lunes, 16 de septiembre de 2013

El hambre no tiene nada que ver con la poblacion

No existe "sobrepoblacion" .

Existe la injusticia, la infrareparticion, la infraproductividad artificial de alimentos y la filosofia eugenista de una elite de psicopatas:


New York Times Op-Ed: 
"Overpopulation Is Not The Problem"
 
September 16, 2013 • 9:47AM

Claims that feeding humanity strains Earth's supposedly finite resource base "demonstrate a profound misunderstanding of the ecology of human systems.

The conditions that sustain humanity are not natural and never have been. Since prehistory, human populations have used technologies and engineered ecosystems to sustain populations well beyond the capabilities of unaltered natural ecosystems."

So says Associate Professor Erle C. Ellis, an expert in long-term changes in land use and biogeochemistry at the University of Maryland, in a New York Times column published September 13, entitled, "Overpopulation Is Not the Problem."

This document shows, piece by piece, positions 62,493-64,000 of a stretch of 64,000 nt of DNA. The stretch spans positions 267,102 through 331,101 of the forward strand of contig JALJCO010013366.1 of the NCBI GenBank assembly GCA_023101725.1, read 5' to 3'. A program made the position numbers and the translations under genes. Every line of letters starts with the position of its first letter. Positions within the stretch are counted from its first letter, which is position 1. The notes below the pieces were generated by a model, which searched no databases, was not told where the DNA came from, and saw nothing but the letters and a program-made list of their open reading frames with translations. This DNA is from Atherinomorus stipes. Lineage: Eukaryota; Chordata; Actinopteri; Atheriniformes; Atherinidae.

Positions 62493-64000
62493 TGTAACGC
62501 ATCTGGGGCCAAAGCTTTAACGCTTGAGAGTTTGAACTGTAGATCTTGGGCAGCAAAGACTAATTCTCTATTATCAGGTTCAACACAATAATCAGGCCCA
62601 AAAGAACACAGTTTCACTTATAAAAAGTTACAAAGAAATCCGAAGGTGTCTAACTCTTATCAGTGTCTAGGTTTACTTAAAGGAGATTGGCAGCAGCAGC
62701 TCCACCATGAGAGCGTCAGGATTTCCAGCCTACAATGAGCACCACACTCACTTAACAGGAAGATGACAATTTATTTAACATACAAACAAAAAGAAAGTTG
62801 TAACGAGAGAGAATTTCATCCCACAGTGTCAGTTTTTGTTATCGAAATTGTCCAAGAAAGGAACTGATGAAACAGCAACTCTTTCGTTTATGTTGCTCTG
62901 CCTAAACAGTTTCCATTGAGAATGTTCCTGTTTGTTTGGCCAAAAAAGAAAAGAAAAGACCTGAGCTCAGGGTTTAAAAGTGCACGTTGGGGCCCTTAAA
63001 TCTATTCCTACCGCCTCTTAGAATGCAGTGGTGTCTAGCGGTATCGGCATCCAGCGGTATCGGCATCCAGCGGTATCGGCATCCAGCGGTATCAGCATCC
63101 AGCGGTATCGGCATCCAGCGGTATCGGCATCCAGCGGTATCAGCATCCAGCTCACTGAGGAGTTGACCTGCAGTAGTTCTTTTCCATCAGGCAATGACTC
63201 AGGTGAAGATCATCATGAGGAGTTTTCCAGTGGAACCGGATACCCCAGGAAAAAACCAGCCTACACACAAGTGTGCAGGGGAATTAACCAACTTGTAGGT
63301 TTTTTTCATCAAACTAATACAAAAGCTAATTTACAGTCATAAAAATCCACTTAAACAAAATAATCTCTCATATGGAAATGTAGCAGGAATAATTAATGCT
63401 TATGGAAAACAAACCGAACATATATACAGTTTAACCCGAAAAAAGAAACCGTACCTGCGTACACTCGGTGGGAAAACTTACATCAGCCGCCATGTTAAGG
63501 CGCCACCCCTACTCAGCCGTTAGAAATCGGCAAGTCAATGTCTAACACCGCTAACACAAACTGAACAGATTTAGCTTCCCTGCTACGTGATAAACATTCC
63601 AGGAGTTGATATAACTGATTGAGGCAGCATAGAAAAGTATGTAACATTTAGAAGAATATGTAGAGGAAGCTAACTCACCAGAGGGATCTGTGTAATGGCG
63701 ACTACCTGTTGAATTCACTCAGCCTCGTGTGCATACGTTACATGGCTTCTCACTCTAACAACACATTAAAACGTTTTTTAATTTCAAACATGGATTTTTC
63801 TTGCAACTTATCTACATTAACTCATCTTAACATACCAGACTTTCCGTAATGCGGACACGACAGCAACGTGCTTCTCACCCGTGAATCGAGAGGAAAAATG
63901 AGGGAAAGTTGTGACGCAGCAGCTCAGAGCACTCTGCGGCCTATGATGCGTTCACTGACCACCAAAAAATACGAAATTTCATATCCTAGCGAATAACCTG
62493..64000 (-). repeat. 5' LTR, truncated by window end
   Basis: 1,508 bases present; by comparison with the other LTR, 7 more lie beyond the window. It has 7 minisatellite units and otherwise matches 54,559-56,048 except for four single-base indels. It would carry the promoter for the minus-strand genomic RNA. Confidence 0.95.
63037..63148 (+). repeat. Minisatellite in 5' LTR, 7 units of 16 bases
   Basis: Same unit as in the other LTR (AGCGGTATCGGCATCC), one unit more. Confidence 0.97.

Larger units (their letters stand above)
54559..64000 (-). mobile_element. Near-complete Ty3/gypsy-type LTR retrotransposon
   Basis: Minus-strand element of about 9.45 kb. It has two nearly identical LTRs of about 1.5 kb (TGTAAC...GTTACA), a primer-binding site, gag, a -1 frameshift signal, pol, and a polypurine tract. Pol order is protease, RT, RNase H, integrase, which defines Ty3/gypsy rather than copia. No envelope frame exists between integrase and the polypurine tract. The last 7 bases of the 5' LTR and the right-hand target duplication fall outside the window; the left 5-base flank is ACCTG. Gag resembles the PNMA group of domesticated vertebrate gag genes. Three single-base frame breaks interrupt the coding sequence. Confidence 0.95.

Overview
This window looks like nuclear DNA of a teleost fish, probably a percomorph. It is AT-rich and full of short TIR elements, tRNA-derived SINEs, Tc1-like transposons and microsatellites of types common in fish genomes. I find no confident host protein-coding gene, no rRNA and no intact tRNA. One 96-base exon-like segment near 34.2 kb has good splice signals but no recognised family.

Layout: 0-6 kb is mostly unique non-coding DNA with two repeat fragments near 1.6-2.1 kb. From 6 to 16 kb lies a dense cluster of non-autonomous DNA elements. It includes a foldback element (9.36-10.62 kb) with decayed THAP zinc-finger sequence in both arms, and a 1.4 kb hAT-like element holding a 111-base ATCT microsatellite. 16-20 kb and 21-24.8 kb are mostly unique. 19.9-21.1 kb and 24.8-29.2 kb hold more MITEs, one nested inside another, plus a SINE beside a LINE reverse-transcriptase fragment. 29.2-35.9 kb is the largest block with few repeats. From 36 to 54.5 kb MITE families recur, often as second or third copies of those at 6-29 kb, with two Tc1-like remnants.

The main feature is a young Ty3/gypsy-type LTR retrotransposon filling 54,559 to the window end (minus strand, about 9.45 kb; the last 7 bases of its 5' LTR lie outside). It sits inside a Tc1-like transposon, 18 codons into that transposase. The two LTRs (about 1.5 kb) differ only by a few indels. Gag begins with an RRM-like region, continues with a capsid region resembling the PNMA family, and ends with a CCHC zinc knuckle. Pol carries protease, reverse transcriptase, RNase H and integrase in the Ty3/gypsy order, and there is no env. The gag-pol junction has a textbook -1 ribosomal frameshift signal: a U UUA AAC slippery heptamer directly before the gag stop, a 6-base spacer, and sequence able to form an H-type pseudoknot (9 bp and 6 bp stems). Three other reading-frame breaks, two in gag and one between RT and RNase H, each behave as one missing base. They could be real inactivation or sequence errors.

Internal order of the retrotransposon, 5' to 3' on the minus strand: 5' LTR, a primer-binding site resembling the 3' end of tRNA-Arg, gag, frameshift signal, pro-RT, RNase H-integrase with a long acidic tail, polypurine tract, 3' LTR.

Ellis details successive technological revolutions to concentrate game, to distill and cook hunted food, and to produce increasing crop yields from the same land. He argues that a growing world population of many billions can be readily sustained "as long as necessary investments in infrastructure and conducive trade, anti-poverty and food security policies are in place."
Ellis cites the Danish "agricultural economist Ester Boserup, the antidote to the demographer and economist Thomas Malthus and his theory that population growth tends to outrun the food supply."
Echoing Henry C. Carey, Vernadsky, and Lyndon LaRouche, Ellis writes, "The science of human sustenance is inherently a social science. Neither physics nor chemistry nor even biology is adequate to understand how it has been possible for one species to reshape both its own future and the destiny of an entire planet."

Click here for full text of "Overpopulation Is Not The Problem"